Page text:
The other day, I met with a physician whose practice was just getting off the ground. She came to our meeting well-prepared and engaged in our conversation about how-to capture market share and prevent outmigration. At the end of our meeting, I was impressed. As we said our farewells, the physician totally surprised me by saying, “you know, I never had to do marketing before. My patients used to just come to me.”
What she said to me reflects the angst of many medical practitioners and health administrators. Back then, not only was marketing a foreign concept to them, it also was incredibly difficult to quantify the return on the investment. Today, with all the ways we can reach out and touch our key community stakeholders-Facebook, our website, or online advertising, just to name a few-we are amid an age of constant communication. It’s natural for many in the health care industry ask, why even bother with a Customer or Patient Relationship Management Program?
First and foremost, let’s understand what it is. Customer Relationship Management (CRM), or, as it is referred to in the health care industry, Patient Relationship Management (PRM), enables direct-to-patient communication. In its application for the health care industry, it provides the medical practice or health system with both business intelligence and a communication platform to educate and inspire patients-or prospective patients.
Knowing who to reach
So, let’s say you want former and prospective patients to engage with your cardiology practice. You want to know who has need for these services. More than just age and height-weight, your PRM should provide invaluable insight on who is most likely to benefit from care. For prior patients, their procedure codes lend significant insight. For prospects, there exists a host of publicly-available data to lend insight on their propensity to need specific health care services. Knowing more about your possible patients gives you a higher likelihood of reaching the right person with your message.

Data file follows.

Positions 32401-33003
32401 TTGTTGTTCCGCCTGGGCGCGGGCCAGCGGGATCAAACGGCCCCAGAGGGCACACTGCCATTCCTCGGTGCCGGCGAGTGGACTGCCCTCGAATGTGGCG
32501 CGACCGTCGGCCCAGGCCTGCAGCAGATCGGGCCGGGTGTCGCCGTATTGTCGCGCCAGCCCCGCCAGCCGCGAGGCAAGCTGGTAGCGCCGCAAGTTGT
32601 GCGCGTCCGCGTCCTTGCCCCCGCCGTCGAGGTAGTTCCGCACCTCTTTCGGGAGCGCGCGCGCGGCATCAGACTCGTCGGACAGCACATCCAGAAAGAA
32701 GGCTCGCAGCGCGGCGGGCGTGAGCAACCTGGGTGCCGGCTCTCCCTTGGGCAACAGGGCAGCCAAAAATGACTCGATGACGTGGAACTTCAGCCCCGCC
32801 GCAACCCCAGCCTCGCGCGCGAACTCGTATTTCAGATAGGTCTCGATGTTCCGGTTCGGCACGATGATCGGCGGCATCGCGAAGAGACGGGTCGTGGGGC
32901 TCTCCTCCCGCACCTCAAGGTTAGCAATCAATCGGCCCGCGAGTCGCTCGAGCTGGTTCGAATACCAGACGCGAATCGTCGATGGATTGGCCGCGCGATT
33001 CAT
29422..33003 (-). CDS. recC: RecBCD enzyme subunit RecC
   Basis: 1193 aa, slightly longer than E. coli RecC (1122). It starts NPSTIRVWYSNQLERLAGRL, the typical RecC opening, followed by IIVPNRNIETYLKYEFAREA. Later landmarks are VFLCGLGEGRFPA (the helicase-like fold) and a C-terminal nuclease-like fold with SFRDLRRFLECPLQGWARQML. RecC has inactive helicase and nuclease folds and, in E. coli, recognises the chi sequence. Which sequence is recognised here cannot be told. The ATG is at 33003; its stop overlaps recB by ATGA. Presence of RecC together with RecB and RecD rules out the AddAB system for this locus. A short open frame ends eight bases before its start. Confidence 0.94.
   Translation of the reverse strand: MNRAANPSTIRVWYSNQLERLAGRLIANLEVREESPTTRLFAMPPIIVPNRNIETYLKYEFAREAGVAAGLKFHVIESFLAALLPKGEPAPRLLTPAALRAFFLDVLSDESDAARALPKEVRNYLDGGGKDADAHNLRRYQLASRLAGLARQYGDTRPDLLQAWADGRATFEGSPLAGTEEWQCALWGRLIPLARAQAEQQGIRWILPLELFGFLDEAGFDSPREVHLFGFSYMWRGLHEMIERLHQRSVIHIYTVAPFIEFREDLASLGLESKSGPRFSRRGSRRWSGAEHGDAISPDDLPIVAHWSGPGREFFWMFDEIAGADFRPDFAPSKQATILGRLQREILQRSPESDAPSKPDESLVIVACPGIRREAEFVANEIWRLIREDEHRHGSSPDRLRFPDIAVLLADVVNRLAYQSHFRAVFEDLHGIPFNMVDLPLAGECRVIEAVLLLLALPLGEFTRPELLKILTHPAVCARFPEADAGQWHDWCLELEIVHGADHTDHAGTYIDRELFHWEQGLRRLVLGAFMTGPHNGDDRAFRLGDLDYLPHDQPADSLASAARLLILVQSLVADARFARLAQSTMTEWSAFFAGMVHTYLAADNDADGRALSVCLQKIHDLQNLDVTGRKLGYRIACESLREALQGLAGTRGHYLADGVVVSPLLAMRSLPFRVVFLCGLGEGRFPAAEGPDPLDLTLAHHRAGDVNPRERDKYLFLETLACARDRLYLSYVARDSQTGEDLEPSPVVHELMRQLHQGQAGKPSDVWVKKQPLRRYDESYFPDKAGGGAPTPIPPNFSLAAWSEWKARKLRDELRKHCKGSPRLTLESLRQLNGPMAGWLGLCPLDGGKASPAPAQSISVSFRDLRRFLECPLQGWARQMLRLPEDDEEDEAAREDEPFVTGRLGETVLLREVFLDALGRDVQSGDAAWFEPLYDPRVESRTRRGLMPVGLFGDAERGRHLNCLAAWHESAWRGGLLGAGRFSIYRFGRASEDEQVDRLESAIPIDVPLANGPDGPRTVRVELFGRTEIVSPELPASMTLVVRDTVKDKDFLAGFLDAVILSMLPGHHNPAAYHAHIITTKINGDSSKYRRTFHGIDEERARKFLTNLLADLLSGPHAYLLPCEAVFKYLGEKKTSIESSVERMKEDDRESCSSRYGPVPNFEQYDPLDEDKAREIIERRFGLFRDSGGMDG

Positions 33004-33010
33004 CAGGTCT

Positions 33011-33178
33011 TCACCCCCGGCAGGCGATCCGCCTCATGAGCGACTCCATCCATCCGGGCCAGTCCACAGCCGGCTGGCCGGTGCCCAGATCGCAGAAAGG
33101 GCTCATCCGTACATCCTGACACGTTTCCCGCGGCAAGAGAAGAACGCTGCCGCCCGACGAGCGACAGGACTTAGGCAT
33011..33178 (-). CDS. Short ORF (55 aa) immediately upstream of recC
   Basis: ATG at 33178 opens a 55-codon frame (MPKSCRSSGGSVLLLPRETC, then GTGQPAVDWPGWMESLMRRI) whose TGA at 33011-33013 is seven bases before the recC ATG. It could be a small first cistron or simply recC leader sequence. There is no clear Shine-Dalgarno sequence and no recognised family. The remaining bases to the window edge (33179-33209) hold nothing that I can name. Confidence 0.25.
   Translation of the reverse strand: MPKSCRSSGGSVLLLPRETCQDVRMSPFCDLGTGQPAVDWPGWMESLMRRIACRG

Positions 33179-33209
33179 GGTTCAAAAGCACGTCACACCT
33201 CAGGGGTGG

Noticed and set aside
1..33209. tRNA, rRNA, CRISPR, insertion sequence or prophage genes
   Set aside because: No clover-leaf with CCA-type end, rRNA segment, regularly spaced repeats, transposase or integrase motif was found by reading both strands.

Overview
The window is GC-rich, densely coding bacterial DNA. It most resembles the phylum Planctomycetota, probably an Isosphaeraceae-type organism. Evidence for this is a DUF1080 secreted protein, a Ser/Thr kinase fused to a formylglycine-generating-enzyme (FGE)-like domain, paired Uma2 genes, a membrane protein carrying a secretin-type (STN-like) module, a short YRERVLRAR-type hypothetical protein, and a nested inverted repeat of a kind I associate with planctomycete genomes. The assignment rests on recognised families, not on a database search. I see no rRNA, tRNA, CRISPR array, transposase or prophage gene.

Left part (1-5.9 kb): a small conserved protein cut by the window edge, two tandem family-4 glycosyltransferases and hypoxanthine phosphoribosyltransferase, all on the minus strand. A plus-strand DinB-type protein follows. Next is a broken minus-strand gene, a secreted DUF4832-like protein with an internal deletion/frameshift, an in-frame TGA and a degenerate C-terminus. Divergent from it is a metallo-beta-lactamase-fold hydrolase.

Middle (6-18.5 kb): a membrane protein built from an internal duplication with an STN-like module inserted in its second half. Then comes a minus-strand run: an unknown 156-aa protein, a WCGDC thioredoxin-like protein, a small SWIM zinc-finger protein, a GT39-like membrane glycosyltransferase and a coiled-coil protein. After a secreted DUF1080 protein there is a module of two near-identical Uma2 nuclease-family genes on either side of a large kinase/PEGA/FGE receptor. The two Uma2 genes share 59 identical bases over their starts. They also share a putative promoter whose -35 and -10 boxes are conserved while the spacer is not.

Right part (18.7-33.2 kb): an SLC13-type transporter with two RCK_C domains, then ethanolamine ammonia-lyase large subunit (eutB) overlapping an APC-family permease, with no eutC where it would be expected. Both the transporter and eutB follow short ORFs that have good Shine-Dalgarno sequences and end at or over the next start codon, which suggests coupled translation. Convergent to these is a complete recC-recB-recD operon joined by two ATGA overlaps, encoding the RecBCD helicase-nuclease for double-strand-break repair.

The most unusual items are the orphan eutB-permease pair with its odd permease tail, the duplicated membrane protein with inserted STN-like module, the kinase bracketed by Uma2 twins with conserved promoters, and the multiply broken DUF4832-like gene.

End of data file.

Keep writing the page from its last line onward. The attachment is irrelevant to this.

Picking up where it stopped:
Keeping track, from contact-to-conversion
Now you know who to reach with a call-to-action for your cardiology practice. That’s a great first step. Next, you issue your direct-to-person communication. After that, your PRM vendor-partner will compare those in your target audience with the list of patients for those specific procedure codes. They can also check those names against related procedure codes. Like a deductive reasoning exercise, you will derive your “direct lift” or your “associated lift,” respectively. Using PRM, you create a direct correlation between the engagement or promotional campaign and the results of that campaign. You know, without a doubt, whether your work, or investment, was worth the effort.
But wait, there’s more…HIPAA compliance in PRM
Patient data is serious business. HIPAA states that failing to ensure the privacy and security of patient information triggers serious penalties. Naturally, as a result, PRM solutions must be HIPAA-compliant. How do they do that? Well, communication to your patients must be health-related, and may cover fundraising. Their information must not be sold or traded to market other products or services.
Along with how it is used, your PRM vendor must sign a Business Associate Agreement (BAA) and follow technical and physical security requirements. Whether handling physical or cloud-based systems, your vendors must demonstrate adherence to HIPAA standards.
It’s a brave new world, out there. The transformation of the health care industry is making each patient encounter more valuable-and scrutinized-than ever before. It is possible to quantify your promotion, in ways that are HIPAA compliant and that will stand the test of value with your chief financial officer. Whether your goal is to increase patient volume, reduce readmissions, increase ROI, or all of the above, you can achieve it with PRM.